Original title ”缘系华服双飞翼，梦里依稀到汉唐——记2009年我的汉式婚礼” (Linking fate with flourescent clothes and sending aflight in pair, as if returning to Han and Tang times in our dreams – A record of our Han-style wedding ceremony in 2009) by Yang Na. Translation by Juni Yeung.
[Transl. Note: This article is but one of many accounts of wedding ceremonies influenced by the Hanfu movement. Despite the differences in the details between one and the other, they do not wander out of the basic guidelines as provided by the Zhou Book of Rites. A future article for the translation of that may be in order.]
On the Eleventh day of the Eleventh month of Jichou (4707), December 26th of December, 2009, my husband and I hosted a grand Han style wedding ceremony in the Beijing Shangri La Hotel.
Ever since the moment I knew about Hanfu, I have a wish – on the most important day of my life, I want to use the Zhou standard marriage ceremony with over three millennia of Huaxia history to witness our love, to prove our hundred years of matrimony, and to prove our ethnic pride of over 5,000 years!
The Han ethnicity is not without its own rituals of matrimony – its beginnings can be traced to the Western Zhou era, reknowned for founding the Chinese nation with rites and music, as well as its succeeding Spring and Autumn, and Warring States periods, known for its superior persons’ (“gentlemanly”, junzi) demeanour. Ritual humbles oneself and respects the other, and puts in order the senior from the junior. Ritual is intricately organized, and is the fundamental element of the ideal Huaxia nation. The Huaxia Chinese nation of today does not need to refer to the wedding ceremony of the West, devoid of Christian beliefs and churches and only with a wedding dress.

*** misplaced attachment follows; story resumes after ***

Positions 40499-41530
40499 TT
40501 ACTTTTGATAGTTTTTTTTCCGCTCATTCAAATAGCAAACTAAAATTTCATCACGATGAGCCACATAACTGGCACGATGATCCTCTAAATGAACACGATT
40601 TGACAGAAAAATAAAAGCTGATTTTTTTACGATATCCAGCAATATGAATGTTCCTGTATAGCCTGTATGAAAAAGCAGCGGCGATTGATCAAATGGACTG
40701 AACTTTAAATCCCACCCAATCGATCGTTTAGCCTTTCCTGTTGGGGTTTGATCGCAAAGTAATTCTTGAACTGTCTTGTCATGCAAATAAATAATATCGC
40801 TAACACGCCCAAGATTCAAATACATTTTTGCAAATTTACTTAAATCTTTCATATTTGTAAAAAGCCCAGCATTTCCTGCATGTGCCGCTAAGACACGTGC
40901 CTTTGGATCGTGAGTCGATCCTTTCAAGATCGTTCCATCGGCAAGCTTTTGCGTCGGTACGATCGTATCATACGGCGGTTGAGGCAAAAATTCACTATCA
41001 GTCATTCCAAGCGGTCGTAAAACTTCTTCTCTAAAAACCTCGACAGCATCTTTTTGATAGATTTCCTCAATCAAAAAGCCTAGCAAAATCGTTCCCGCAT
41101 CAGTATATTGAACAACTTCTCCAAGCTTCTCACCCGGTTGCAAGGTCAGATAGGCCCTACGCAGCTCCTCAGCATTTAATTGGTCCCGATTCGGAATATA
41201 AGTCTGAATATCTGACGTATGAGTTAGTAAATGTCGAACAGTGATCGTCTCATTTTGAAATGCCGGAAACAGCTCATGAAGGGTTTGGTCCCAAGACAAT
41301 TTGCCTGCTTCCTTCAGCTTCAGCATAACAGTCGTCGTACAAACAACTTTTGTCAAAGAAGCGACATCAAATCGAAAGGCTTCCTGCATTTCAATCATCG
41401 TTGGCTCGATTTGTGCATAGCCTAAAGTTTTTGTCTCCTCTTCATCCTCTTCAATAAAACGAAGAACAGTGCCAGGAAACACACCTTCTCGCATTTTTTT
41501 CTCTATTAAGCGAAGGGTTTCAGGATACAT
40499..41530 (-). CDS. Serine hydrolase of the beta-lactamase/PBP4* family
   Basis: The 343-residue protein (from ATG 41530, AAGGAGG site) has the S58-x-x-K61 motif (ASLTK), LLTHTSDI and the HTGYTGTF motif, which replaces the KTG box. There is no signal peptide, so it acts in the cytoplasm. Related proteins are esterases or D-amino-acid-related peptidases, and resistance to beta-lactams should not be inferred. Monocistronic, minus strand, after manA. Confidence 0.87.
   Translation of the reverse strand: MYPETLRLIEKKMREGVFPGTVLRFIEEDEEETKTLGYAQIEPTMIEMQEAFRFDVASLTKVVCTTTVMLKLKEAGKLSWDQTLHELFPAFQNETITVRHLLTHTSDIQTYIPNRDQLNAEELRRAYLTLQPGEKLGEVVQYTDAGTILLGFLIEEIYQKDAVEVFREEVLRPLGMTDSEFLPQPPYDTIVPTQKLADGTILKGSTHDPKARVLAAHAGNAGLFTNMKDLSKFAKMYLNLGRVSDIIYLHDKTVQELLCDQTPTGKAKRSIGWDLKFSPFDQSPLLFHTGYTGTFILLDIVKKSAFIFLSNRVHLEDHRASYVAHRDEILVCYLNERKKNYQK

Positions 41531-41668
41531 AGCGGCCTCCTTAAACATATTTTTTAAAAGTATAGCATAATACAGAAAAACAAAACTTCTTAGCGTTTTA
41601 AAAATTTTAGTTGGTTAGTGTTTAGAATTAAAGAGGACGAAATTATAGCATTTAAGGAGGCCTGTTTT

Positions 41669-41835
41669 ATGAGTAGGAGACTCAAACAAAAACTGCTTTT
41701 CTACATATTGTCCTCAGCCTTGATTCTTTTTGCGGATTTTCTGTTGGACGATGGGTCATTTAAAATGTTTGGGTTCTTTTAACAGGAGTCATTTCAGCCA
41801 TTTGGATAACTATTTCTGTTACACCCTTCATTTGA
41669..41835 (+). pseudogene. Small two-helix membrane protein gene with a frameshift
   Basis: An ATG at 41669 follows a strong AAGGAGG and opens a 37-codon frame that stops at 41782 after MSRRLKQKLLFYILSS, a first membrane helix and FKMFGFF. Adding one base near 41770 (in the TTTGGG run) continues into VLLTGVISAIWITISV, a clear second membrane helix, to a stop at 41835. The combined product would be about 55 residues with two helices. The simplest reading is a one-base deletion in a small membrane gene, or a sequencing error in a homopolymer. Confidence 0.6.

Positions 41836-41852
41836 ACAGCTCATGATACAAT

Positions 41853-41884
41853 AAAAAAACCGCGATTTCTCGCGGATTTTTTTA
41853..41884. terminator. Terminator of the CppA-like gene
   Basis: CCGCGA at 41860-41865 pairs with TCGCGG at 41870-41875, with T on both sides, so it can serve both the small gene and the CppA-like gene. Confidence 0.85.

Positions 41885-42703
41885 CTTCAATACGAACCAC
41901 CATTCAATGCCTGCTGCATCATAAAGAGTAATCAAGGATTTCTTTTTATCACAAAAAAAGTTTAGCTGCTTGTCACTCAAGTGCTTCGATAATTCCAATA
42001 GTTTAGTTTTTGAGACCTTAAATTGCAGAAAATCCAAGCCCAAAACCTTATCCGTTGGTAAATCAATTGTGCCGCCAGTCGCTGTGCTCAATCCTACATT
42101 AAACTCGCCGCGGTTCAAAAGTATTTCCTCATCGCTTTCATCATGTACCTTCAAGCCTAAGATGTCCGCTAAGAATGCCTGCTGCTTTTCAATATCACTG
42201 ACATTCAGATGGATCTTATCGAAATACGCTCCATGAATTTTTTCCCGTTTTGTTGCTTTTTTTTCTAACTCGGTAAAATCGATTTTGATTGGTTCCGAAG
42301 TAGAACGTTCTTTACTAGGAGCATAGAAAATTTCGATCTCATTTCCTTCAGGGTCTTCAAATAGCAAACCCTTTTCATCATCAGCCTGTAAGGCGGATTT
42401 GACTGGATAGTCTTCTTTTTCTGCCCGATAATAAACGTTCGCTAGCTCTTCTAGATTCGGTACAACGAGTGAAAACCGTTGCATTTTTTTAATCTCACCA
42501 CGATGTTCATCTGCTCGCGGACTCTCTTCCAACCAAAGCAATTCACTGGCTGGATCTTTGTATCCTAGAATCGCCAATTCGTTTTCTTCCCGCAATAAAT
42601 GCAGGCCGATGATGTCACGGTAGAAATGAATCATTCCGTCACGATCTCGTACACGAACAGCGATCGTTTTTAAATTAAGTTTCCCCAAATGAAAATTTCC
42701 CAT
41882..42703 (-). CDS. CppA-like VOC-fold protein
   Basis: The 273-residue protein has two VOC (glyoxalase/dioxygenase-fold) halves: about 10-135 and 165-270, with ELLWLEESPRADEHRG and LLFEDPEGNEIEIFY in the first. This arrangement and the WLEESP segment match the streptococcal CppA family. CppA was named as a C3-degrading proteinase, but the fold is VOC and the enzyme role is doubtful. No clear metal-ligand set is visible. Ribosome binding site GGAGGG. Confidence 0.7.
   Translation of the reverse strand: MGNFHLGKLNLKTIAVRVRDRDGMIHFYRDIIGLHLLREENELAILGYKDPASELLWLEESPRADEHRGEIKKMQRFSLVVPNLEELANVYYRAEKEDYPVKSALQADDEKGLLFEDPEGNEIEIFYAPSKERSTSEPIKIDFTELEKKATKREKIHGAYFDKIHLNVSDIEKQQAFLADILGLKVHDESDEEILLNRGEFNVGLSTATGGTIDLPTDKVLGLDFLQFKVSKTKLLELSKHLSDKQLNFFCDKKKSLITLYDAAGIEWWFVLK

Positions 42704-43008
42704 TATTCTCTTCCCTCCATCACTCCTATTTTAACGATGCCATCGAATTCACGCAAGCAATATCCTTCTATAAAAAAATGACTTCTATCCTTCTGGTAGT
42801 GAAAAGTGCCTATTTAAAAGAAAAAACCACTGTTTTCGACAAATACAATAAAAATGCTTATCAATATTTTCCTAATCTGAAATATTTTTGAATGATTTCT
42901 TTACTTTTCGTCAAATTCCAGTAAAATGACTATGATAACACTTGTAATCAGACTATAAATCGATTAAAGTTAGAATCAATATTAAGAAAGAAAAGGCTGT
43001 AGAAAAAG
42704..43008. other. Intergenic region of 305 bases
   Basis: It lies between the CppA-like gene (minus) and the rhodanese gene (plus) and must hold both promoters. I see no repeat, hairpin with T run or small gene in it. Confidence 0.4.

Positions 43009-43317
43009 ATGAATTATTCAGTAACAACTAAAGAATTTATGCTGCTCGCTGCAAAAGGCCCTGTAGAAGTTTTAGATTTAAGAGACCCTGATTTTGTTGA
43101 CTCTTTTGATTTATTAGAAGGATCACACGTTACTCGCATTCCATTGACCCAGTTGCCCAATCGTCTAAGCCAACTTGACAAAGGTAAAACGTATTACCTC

The wedding ceremony began its planning in August. Since we were both outside of China [Transl.: Na works in Sweden], most of the tasks were organized by the parents on both sides, along with Zhou Tianhan (周天晗) and Mo (netname, 谟). The ceremony process was based off of Zhou-standard ritual ceremony for Shi class, which Zhou Tianhan and Ufe (Wu Fei) revised and modified to suit the occasion. The clothing were made according to Zhou-standard regulatory shapes, and was designed and produced by Mo. The hairdressing design was researched by Youlan Fangqin (netname, 幽蘭芳沁) and Keyi (netname, 可依) based on patterns of servants of the period, and made completely by hand. If we hadn’t had the three months of hard work by everyone, we wouldn’t have the success of this day.